Riding The Ducks Through Seattle

I understand there is still morning of loss after a year three years ago a terrible crash involving a Ride the Ducks vehicle resulted in serious injuries and a few lost their lives when one crashed into the side of a tour bus on the Aurora Bridge. I respect those who remember this terrible tragedy, and in no way being insensitive by riding this vehicle. I was in the area when the crashed happened and remember those who put their lives in danger to help those injured. Below is an account of riding the ducks after major changes to how the tour operates and the route. All I asks dear reader is to not post any mean-spirited comments below. Thank you, and continue prayers for those who were affected by this tragedy.

I will admit it has been a while since I have been down town at the Seattle Center. I was a little nervous in not being able to find a parking spot, but alas there was a grange not even full! *cue happy dance music* I believe this made my day more than riding the ducks.

We started the tour on the Duck when the sun was out and ended with the sun starting to go behind the clouds. Thank goodness the rain was kept at bay for the whole ride. I had a wonderful time riding around down town Seattle and cruising Lake Union in a strange vehicle.

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About to ride the duck

The tour started from Seattle Center, down to the waterfront to drive under the US most dangerous elevated highway (Viaduct), past Pike Place Market, Pioneer Square, shopping district, Westlake, Fremont, boat around in Lake Union, and then back to Seattle Center. All this while partying like a bachelorette party minus the inappropriate behavior and dancers.

In downtown Seattle we cruised through the old and new parts of town, with silly music blaring. Random people on the streets did play along with our crazy antics. One guy even started dancing to the music on the street corner to the embarrassment of his girlfriend. Another decided to engage us all in a sign that told us to smile more. In SLU it was hard to get the “Blue Badges” of Amazon people to look up from their phones at the stop light. Oh well! I guess we all cannot be fun all the time.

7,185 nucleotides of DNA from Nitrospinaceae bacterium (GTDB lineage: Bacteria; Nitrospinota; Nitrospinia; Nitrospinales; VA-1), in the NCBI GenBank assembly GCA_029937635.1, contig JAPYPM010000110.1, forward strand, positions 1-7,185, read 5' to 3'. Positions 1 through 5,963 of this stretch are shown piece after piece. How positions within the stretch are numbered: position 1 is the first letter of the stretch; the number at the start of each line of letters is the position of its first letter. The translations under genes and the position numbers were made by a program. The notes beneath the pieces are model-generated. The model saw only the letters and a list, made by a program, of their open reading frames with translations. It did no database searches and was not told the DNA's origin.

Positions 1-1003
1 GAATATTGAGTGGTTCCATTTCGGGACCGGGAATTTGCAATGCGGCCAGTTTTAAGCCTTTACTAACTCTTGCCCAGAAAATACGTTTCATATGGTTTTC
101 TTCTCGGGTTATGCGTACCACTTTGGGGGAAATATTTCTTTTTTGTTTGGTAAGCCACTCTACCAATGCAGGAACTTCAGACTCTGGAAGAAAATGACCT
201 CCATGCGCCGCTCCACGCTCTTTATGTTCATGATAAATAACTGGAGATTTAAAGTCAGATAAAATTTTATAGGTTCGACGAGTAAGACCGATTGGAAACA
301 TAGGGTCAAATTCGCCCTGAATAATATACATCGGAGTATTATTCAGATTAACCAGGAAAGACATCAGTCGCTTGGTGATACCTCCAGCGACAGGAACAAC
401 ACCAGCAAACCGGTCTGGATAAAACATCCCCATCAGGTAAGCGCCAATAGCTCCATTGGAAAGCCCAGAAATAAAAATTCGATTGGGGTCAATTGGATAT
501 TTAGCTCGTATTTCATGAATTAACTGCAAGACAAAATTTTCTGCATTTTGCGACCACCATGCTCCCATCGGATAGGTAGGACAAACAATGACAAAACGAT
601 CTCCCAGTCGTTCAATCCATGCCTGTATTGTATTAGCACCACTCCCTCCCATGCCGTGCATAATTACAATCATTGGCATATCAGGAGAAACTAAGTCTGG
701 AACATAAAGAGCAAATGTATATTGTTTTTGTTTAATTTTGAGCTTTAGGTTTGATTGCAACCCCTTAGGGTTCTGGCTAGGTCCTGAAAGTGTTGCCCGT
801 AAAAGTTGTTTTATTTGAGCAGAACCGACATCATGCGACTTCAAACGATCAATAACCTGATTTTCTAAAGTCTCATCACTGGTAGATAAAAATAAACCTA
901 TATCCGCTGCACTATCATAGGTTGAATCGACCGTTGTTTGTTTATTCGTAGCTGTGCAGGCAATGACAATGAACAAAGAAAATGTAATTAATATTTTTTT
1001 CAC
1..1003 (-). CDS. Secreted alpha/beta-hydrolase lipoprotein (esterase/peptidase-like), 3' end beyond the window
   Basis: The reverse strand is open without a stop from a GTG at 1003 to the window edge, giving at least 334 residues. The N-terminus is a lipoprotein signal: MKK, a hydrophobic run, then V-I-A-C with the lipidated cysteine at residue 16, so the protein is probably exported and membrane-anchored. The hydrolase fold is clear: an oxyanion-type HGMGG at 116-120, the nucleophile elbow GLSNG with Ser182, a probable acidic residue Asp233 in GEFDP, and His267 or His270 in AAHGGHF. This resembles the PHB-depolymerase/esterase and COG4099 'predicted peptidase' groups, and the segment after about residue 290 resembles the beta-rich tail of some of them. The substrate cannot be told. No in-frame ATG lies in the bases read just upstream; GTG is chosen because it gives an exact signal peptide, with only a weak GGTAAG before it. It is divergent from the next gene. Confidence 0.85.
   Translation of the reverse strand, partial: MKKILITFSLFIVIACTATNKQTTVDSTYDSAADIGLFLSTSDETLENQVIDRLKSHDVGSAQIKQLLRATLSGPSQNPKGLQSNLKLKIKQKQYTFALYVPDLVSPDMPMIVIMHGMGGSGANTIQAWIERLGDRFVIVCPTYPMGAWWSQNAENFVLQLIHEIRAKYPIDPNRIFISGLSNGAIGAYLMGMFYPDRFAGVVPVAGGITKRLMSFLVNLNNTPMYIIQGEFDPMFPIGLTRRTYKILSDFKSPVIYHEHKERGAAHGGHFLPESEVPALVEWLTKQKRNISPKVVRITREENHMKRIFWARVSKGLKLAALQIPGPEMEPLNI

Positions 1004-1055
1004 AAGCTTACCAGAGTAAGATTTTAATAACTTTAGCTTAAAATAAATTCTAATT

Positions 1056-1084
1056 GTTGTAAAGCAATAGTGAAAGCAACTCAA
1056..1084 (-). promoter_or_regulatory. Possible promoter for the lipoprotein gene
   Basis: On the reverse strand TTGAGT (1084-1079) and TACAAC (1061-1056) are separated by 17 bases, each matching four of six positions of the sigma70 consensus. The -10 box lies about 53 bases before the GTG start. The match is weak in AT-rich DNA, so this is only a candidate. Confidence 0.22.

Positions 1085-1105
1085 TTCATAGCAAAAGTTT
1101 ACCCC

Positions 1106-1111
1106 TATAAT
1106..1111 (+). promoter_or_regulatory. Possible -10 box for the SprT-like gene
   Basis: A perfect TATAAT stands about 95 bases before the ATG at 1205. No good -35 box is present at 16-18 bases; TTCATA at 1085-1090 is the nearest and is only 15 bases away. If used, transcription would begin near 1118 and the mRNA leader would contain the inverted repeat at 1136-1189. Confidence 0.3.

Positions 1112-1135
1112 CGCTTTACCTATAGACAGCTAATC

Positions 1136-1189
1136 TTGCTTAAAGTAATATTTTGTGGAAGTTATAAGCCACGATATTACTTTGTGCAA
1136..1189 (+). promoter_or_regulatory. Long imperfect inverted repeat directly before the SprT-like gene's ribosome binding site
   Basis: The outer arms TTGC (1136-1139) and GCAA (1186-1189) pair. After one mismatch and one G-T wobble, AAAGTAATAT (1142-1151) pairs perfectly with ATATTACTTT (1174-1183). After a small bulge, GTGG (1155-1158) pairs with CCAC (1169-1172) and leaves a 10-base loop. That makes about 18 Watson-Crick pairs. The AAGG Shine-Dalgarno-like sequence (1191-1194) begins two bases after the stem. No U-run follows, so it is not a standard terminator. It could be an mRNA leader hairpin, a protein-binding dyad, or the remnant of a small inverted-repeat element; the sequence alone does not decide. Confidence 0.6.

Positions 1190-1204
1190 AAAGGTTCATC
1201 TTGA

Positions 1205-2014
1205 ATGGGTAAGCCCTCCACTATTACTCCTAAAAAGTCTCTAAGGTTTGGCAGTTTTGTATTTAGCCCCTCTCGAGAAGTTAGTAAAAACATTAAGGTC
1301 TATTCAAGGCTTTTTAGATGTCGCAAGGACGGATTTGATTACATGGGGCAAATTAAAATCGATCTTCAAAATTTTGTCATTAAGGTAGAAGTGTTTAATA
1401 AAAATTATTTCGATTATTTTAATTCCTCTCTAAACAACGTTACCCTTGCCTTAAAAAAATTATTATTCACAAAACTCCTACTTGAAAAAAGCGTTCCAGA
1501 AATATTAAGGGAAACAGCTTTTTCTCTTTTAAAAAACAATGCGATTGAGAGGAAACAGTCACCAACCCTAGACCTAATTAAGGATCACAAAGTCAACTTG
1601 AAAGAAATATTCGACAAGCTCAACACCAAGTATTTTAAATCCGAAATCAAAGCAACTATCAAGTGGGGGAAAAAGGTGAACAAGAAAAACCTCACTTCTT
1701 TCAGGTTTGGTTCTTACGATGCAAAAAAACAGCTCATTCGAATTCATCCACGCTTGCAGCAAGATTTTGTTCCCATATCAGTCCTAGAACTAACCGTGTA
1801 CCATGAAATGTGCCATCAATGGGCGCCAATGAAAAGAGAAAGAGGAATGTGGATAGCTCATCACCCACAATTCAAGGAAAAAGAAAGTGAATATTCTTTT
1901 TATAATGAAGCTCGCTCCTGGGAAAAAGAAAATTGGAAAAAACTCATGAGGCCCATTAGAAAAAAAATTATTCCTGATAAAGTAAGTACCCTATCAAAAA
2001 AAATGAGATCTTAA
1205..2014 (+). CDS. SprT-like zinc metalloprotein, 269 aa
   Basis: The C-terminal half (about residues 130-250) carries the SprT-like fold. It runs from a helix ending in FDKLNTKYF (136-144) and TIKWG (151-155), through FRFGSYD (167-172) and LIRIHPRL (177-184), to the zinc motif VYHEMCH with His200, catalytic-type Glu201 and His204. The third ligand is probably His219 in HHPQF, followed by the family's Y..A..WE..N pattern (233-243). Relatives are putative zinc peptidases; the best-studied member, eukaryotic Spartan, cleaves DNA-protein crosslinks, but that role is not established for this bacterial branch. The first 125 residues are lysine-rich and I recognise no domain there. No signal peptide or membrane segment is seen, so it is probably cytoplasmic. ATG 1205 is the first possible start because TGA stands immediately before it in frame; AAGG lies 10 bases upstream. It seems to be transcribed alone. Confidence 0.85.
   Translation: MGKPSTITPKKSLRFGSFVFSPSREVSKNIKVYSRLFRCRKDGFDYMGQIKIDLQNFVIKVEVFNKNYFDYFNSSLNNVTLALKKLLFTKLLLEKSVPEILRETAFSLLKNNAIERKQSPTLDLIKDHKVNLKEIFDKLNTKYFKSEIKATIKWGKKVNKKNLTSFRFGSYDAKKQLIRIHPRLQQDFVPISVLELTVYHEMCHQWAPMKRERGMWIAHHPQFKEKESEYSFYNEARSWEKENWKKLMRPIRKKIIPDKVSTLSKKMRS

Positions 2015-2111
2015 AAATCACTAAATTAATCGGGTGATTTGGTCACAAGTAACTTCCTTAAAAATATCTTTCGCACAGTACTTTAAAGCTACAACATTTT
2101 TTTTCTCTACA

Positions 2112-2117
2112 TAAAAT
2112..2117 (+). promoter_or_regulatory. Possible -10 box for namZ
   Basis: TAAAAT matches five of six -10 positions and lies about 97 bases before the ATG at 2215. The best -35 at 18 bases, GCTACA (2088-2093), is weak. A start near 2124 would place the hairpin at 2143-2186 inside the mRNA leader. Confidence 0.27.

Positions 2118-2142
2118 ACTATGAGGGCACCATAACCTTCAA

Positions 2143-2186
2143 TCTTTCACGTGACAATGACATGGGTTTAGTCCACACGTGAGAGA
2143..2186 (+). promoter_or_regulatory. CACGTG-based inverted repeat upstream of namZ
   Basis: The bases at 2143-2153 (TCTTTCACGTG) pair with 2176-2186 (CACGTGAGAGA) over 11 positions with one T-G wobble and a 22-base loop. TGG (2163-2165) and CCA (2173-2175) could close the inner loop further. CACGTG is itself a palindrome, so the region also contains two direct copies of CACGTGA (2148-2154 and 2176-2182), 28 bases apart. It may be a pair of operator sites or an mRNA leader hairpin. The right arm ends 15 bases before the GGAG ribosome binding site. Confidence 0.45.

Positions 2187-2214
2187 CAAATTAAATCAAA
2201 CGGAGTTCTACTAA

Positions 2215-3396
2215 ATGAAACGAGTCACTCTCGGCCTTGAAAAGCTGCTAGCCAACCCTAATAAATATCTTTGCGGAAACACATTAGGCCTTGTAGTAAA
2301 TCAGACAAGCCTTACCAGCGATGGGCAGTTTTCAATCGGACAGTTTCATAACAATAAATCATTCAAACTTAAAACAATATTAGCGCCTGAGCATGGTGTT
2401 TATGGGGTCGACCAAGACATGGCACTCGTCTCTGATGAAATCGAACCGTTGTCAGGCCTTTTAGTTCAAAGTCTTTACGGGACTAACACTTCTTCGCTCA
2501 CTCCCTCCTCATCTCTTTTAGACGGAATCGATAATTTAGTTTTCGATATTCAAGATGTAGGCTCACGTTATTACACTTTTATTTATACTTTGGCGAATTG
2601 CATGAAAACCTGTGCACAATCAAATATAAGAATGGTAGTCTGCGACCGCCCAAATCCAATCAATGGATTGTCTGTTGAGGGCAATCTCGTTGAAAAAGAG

While aboard I saw a condense version of the sights in Seattle and listening to the tour guide tell funny jokes and stories about the history of the city. Being from the area I enjoyed seeing how the locals reacted to the crazy tourists on a boat with wheels. As I said above, the whole thing can be down right comical.

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Two ducks taking a selfie

Cruising Lake Union in the Duck was by far the best part. One minute you are driving on the pavement, and then next you are floating on the water without sinking. I have never been boating on Lake Union, so this was what I was looking forward to. Sights seen on the lake were the original Sleepless In Seattle house boat which when seen looks just like an ordinary house boat, Gas Works Park and the Seattle skyline from South Lake Union,  from the comfort of a steel military boa

Since taking a spin on the Ducks I will be more willing to go along with the crazy when a Duck pulls up at a light. After all it makes the day go a lot smoother when you can have some fun. After the ride Nana and I went to the Center House to have lunch and then up to Kerry Park for some Space Needle ogling.

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The Fremont Troll Love’s Chocolate